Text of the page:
Ouzinkie, Alaska
  This is the image resizing program I originally wrote to resize pictures taken with a digital camera to send by email in a smaller file size.
It is written in C++, and if you are interested, email me and I will freely share the source code. - Kevin S.

Simple Image Resizer - Built for the residents of Ouzinkie, Alaska If you have ever received an email from a friend that had an image as an attachment, you may have wondered why it took so long to show if using a web-based email client. Examples are yahoo.com, and hotmail.com.
The reason may well be that the sender did not first resize the image and compress it to a manageable size. This program will allow you to do just that.

Follow the instructions below to download and use the "Simple Image Resizer".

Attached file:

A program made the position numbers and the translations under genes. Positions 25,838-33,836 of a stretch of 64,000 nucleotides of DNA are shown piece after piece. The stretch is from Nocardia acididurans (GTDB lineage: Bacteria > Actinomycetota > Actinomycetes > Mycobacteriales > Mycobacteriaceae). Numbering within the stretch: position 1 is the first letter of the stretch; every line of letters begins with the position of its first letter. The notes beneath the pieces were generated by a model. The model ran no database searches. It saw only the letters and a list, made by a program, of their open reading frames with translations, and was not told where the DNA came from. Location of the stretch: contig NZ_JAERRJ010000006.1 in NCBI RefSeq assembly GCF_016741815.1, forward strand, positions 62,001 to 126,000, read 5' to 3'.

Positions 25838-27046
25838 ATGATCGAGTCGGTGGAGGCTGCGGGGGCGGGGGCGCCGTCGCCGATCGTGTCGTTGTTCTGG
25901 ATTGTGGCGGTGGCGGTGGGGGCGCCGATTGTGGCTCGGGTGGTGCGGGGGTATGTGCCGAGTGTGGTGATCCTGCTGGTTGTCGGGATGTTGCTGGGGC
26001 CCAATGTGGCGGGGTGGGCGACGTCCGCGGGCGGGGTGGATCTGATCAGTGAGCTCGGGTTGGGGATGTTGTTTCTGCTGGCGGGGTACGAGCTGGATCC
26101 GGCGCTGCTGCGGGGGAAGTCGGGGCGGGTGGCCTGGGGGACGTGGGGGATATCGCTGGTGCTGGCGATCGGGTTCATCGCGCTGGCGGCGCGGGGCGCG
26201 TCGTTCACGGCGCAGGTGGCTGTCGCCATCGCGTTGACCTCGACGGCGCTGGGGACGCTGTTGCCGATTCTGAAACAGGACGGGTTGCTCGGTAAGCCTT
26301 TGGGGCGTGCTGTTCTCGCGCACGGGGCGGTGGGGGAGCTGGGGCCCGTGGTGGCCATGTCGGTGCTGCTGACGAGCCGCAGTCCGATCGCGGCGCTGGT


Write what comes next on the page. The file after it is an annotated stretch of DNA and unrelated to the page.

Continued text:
Download the Simple Image Resizer here - zaeli.zip  (Tested in Windows XP SP2, 2000, Vista Home Premium)
Extract the zip file to anywhere you wish on your hard drive.
Double-click the file "zaeli.exe" to start the program up.

Open an image file using "File -> Open...".

You can select to immediately save the image in a default size of 640 X 480 pixels, resulting in a usually acceptable file size.
However, your picture you are working with may not be in these proportions. Use the other tools to work with the image in this case.

All options are shown here. The picture you are working with will always maintain its proportions (width x height).

Click 'Fit to Window' to force the picture to the size of the window.

Click 'Back to Original' to revert the picture back to its original size.

Click 'Save Current Size...' to save the picture in its current size. The dimensions will show on the button.

Checking 'Size to Workarea' will force the image to resize as you change the window size. Resize the window using the lower right hand corner.

Changing the value in the 'Size by Proportion' spinbox will force the image to the specified width, again maintaining the original proportions.

The value in the 'Quality' spinbox can be changed to increase or decrease the quality. This sets the jpeg 'compression'. Check 'Show File Size' to show the resulting file size.